Have you ever been in one of these situations where your embroidery needs a good ironing?
You've just finished your embroidery, removed it from the hoop, and now it's full of wrinkles.
When going through a basket of unfinished projects, you uncover some embroidery that needs finishing, but is also covered in creases.
After removing the markings from your pattern with a soaking, your work is now dry, but the fabric is the opposite of smooth and crisp.
Before you start heating up that iron, working out those wrinkles, smoothing out your fabric, and potentially flattening the stitches...or something worse...you'll want to make sure you're ironing your embroidery with care.
Use this guide to get the best results when ironing your stitching, while preserving all of your hard work!
Follow These Best Practices
• Fold a fluffy bath towel and place it on your ironing surface. Lay the finished embroidery face down on the towel. This will give some cushioning and help prevent ruining the stitches.
• Set your iron for the fabric and thread you used in your embroidery. Cotton is most common, but if you used satin thread, for example, set your iron lower. You can always up the temperature on your iron if you need to, but it's better to work from lower to higher.
• Place a thin kitchen towel on the wrong side of the embroidery and gently press with a hot iron (use a setting appropriate for the materials you've used, typically cotton or linen).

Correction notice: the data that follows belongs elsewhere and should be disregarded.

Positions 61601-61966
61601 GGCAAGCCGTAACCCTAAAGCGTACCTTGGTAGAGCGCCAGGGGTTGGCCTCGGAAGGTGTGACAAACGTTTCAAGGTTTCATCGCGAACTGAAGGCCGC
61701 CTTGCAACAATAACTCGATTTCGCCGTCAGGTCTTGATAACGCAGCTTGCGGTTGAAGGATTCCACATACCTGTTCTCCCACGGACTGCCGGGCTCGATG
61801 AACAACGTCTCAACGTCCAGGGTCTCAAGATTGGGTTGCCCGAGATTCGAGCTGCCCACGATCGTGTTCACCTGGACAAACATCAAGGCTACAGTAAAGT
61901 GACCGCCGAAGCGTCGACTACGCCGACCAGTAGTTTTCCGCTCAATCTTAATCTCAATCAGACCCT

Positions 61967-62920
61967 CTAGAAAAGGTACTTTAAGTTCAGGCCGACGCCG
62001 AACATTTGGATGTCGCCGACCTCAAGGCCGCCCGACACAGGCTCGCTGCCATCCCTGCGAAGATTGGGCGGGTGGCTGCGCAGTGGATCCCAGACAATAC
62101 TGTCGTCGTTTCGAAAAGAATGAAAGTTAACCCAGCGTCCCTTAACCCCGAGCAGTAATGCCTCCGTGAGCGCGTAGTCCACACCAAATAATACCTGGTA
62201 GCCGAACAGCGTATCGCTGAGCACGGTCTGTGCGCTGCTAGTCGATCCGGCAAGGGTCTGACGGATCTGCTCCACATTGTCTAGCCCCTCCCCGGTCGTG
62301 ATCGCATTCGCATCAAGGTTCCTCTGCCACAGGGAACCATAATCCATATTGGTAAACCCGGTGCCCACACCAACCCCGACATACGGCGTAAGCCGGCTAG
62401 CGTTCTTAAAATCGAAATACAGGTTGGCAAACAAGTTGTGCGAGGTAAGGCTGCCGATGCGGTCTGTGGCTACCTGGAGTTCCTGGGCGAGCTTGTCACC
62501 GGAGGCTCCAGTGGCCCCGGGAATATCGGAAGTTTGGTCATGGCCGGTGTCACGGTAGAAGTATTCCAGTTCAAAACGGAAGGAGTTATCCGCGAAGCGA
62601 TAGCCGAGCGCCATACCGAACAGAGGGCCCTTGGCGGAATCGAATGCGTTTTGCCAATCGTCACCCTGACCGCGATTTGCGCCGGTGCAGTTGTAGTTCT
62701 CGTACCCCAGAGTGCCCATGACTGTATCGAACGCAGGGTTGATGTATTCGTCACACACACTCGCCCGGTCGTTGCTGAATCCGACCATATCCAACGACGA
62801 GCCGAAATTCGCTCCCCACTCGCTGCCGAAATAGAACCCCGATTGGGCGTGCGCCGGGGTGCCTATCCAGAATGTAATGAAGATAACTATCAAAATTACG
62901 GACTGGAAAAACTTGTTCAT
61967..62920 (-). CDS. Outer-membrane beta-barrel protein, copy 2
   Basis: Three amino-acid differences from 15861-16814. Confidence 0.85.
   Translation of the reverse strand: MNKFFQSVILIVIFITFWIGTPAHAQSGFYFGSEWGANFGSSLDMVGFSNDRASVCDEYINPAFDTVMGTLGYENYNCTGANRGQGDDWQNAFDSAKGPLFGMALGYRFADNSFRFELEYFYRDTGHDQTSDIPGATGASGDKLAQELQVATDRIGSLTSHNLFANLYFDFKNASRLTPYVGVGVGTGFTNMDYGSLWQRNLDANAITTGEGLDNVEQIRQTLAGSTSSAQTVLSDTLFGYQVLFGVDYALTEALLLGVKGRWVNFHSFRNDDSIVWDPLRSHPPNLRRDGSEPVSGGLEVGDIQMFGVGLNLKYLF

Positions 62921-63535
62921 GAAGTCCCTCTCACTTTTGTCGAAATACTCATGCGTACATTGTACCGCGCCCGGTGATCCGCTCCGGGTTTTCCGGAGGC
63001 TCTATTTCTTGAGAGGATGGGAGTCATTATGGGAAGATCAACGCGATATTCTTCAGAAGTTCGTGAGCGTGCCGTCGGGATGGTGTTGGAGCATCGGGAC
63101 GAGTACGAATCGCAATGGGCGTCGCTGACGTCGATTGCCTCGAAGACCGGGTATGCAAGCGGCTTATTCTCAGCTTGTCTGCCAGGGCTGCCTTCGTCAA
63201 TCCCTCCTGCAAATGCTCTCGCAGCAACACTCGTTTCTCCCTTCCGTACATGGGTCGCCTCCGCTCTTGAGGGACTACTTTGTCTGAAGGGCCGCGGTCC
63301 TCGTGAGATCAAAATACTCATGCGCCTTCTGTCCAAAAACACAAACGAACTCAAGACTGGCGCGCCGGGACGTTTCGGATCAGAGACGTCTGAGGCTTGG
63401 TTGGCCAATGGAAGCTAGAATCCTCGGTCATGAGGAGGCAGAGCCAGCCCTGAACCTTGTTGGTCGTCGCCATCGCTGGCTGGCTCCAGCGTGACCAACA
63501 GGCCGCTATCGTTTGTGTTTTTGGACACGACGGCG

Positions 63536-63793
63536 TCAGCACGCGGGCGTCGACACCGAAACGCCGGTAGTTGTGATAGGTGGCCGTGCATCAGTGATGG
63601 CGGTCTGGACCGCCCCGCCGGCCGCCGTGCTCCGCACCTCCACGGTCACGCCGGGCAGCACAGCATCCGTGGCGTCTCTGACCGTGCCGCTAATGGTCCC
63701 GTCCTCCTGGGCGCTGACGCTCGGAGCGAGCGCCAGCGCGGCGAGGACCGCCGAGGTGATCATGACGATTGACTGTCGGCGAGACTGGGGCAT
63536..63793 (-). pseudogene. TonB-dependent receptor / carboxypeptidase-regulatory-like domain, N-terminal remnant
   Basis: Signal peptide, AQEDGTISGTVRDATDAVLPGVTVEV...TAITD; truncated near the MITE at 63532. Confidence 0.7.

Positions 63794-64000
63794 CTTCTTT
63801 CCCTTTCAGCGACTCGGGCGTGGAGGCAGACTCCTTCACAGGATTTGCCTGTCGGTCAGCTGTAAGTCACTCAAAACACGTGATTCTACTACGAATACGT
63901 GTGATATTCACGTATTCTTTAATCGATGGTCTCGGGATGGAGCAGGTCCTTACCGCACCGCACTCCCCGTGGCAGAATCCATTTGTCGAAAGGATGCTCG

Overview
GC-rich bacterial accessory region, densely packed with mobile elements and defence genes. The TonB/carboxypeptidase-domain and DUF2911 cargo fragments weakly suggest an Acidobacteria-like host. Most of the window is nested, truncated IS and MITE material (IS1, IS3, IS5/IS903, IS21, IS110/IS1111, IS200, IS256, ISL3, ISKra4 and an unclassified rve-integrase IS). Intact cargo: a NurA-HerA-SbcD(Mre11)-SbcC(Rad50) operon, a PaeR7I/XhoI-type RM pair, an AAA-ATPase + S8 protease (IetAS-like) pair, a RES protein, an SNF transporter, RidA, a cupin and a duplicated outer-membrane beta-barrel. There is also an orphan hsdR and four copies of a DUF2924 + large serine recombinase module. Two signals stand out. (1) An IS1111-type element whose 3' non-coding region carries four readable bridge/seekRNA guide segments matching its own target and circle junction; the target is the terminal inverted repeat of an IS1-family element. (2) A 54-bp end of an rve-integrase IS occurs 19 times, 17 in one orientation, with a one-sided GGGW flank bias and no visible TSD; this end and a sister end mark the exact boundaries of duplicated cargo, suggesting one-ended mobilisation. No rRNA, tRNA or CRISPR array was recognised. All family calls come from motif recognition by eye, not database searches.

If this isn't working, you can carefully try pressing without the extra towel.
• Linen can be stubborn, so misting the embroidery with distilled water before pressing is helpful. Or, if possible, press the work after soaking, but before it has dried completely. This is especially good after using water-soluble stabilizer.
• For the most stubborn creases, iron the fabric from the front, without touching the stitches.
• Take care to store and preserve embroidery in a way that will avoid creasing, which means less need for ironing.
Avoid These Whenever Possible
• Ironing directly on the front of your embroidery isn't a good idea. Odds are you will wreck the stitching long before the wrinkles start to disappear. It's one of the saddest mistakes you can make with your finished embroidery.
• Moving the iron back and forth across your work (even on the backside) can push and pull the stitches. It's better to press down, lift the iron, press the next area, and so on.
• Don't panic! If you've already flattened the stitches (this can happen even if you've been careful to avoid it), there's no need to fret! A bit of steam and some gentle fluffing with your fingers can usually bring the stitches back to life.
Keep This in Mind
Embroidery is often delicate and stitched with thin strands of thread. It's something that you spend many hours on, and you want it to last as long as possible. However, it's also meant to be enjoyed. As much as you want it to last and be perfect, it's more important to have your stitching out and being used.
If that means more frequent washing and ironing, do those things with care, but don't worry about it too much. A perfect finished product isn't nearly as important the process of enjoyable stitching and sharing your work with family and friends!